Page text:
“There is such a range of conduct here that is inexplicable,” he said, “and the answers we got were not satisfactory, that were left trying to understand how could all these errors have occurred over a nine month period or so, among three teams—hand-picked—the highest profile case in the FBI, going to the very top of the organization, involving a presidential campaign.”

The IG report also noted that spying on the Trump campaign did not begin when the FBI opened its counterintelligence investigation into the Trump campaign on July 31, 2016, but had in fact begun much earlier.

This fact was highlighted in Footnote 193 of the report, which stated that “in April 2016 NYFO [New York Field Office] prepared summaries of the information that ultimately led NYFO to open a counterintelligence investigation on Carter Page on April 6, 2016, and provided them to CD [Counterintelligence Division] officials at Headquarters to be used for a Directors note and a separate Directors Brief to be held on April 27, 2016.”

This same footnote also noted that the Inspector General was unable to interview former FBI Director James Comey in relation to “classified details” because “Comey chose not to have his security clearances reinstated for our interview.”

The Carter Page FISA was repeatedly addressed and Horowitz noted that “FBI and Department officials told us the Steele reporting pushed the [FISA proposal] over the line in terms of establishing probable cause, and we concluded that the Steele reporting played a central and essential role in the decision to seek a FISA order.

“FBI leadership supported relying on Steeles reporting to seek a FISA order after being advised of concerns expressed by a Department attorney that Steele may have been hired by someone associated with a rival candidate or campaign.”

The IG report noted that the FBI failed in its first attempts to obtain a FISA warrant on Page due to insufficient evidence or proof that Page was “an agent of a foreign power” as claimed by the FBI:

“When the team first sought to pursue a FISA order for Page in August 2016, a decision was made by OGC [Office of General Counsel], OI, or both that more information was needed to support a probable cause finding that Page was an agent of a foreign power.”

In other words, the Steele dossier was effectively the only evidence the FBI had that Page was somehow “an agent of a foreign power.” And this evidence compiled by former British intelligence officer Christopher Steele ran contrary to the documented work that Page had done for another governmental agency.

The IG report noted that the Page FISA “omitted information the FBI had obtained from another U.S. government agency detailing its prior relationship with Page, including that Page had been approved as an operational contact for the other agency from 2008 to 2013.”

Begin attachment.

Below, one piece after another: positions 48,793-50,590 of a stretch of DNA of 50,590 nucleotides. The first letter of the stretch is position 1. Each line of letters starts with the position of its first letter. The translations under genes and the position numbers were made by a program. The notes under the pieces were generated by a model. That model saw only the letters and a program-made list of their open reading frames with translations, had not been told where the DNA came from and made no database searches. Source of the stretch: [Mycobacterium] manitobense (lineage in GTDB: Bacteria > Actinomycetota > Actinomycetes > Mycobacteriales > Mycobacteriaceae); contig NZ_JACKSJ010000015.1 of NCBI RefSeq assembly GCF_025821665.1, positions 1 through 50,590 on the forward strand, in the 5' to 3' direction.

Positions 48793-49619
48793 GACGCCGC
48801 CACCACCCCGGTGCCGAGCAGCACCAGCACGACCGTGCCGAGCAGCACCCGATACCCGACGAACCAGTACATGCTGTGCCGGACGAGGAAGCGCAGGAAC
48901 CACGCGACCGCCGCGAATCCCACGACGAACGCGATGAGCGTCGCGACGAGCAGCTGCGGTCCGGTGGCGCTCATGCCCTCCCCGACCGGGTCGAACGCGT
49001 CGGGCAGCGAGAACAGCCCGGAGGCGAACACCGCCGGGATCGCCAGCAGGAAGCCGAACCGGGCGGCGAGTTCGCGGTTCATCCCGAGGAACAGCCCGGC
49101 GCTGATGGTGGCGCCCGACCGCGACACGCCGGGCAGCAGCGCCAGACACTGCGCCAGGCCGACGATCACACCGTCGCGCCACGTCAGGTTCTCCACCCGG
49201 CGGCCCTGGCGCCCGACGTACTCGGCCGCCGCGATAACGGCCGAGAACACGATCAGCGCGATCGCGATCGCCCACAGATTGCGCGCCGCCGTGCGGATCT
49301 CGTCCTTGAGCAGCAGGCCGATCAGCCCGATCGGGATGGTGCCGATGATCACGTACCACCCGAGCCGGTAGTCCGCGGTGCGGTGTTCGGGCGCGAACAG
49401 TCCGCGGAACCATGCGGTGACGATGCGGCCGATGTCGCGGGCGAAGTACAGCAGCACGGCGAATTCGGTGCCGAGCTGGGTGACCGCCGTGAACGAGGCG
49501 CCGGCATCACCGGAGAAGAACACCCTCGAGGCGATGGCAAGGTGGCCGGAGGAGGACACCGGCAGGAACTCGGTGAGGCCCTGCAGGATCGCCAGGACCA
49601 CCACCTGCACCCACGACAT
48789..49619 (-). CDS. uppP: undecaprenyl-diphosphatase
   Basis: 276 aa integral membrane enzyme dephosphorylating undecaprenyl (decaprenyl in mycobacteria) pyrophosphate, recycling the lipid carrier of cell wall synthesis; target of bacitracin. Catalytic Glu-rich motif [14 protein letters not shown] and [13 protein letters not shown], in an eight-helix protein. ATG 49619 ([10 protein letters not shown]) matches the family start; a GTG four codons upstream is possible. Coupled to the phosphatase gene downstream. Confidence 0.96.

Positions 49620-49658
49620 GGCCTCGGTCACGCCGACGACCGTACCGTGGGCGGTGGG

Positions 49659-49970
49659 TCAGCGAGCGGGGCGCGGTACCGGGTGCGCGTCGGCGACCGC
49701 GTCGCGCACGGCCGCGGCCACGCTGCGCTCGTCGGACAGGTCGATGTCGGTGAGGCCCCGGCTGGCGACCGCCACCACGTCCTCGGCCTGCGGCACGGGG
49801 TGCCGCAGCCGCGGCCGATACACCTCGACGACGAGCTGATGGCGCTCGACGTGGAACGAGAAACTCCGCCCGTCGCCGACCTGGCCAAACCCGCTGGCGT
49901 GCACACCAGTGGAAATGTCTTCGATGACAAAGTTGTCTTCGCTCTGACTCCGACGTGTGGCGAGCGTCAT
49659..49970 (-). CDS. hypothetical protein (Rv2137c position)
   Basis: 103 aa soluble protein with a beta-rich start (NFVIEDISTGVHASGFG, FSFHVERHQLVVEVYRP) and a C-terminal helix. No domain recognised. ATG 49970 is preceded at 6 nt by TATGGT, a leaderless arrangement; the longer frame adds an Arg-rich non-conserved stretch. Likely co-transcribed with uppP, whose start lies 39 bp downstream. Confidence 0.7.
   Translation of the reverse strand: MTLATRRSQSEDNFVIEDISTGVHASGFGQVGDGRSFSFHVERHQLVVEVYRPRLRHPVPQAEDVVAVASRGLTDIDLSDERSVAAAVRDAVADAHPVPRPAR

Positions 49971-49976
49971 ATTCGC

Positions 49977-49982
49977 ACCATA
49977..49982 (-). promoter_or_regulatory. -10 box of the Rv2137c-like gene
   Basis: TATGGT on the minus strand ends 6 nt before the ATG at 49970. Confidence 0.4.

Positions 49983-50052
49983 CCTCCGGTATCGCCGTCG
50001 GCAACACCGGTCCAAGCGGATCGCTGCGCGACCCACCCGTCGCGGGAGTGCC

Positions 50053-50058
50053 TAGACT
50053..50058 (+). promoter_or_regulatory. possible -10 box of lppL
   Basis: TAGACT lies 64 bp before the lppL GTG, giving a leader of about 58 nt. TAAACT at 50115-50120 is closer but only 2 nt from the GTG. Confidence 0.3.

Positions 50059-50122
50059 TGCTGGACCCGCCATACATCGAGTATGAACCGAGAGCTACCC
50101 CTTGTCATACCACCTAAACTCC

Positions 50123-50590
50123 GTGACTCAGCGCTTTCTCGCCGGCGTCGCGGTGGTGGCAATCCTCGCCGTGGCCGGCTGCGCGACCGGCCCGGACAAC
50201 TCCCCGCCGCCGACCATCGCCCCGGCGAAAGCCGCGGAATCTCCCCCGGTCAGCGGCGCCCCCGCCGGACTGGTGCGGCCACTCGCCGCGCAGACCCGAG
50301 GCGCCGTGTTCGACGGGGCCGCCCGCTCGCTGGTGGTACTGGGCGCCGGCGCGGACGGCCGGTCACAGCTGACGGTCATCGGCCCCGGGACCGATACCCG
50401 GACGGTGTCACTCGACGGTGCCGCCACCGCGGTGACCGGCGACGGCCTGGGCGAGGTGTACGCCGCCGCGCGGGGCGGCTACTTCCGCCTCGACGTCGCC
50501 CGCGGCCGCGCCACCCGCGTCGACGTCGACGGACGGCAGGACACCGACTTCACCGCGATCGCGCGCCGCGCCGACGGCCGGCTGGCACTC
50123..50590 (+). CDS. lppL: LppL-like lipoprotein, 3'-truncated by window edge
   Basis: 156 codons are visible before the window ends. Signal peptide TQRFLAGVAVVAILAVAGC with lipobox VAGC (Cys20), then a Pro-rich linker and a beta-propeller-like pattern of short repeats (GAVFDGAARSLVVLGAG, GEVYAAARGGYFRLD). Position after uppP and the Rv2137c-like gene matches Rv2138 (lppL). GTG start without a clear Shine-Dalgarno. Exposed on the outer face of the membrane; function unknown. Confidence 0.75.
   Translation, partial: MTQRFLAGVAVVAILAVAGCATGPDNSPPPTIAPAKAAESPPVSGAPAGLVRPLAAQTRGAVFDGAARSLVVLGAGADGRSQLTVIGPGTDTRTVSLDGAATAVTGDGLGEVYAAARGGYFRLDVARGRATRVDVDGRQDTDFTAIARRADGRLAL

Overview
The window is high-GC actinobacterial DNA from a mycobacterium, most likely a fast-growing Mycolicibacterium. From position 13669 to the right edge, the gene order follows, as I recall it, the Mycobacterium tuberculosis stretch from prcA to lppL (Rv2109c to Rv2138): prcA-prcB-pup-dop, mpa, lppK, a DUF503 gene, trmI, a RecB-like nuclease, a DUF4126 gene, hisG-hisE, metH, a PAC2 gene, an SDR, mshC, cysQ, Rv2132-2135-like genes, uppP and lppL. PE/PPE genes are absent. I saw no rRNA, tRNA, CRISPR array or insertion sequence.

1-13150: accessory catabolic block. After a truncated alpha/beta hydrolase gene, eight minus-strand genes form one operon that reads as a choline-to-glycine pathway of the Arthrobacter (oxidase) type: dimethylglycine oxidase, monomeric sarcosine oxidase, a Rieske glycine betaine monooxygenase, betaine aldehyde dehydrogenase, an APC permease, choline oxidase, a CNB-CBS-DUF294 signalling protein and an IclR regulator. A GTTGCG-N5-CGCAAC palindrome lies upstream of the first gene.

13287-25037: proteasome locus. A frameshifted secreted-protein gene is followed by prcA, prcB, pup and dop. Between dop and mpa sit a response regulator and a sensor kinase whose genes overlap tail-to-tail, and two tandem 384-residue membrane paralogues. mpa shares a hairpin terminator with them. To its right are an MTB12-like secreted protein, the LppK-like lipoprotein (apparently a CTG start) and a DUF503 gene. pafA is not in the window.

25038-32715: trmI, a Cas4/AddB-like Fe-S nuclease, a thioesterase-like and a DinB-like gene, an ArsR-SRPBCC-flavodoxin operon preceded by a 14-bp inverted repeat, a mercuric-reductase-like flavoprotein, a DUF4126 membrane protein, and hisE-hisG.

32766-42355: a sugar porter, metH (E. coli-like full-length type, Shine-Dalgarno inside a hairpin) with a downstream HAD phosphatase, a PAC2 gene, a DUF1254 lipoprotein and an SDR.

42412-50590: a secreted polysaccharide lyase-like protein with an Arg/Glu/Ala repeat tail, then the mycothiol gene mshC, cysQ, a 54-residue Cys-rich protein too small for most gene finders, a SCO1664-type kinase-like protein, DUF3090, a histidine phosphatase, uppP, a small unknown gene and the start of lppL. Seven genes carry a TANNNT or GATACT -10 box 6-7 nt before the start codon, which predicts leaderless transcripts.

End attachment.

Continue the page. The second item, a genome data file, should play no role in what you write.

The report also detailed alterations made by FBI attorney Kevin Clinesmith regarding the background of Page, and how this was used to help justify the FISA application:

“In an email from the liaison to the OGC Attorney [Clinesmith], the liaison provided written guidance, including that it was the liaisons recollection that Page had or continued to have a relationship with the other agency.”

However, when Clinesmith subsequently sent the liaisons email to “SSA 2,” who was to be the affiant for the third and final FISA renewal, Clinesmith “altered the liaisons email by inserting the words not a source into it, thus making it appear that the liaison said that Page was not a source for the other agency.”

As the IG Report notes, “Relying upon this altered email, SSA 2 signed the third renewal application that again failed to disclose Pages past relationship with the other agency.”

Horowitz was asked about this matter during an exchange with Senator Ted Cruz and Horowitz affirmed this action by Clinesmith was indeed accurate:

Cruz: “A lawyer at the FBI creates fraudulent evidence, alters an email that is in turn used as the basis for a sworn statement to the [FISA] court that the court relies on. Am I stating that accurately?”

Horowitz: “Thats correct. That is what occurred.”

Clinesmith has reportedly been referred for criminal prosecution by Horowitz for allegedly altering the email connected to the surveillance warrant on Trump campaign adviser Carter Page.

Horowitz also made a significant disclosure regarding the unique legal restrictions that he was operating under during his investigation, correctly telling congressional members, “Were the only IG that cant review conduct of all the employees in our organization, including attorneys.”

The inability of Horowitz to review the conductRead More – Source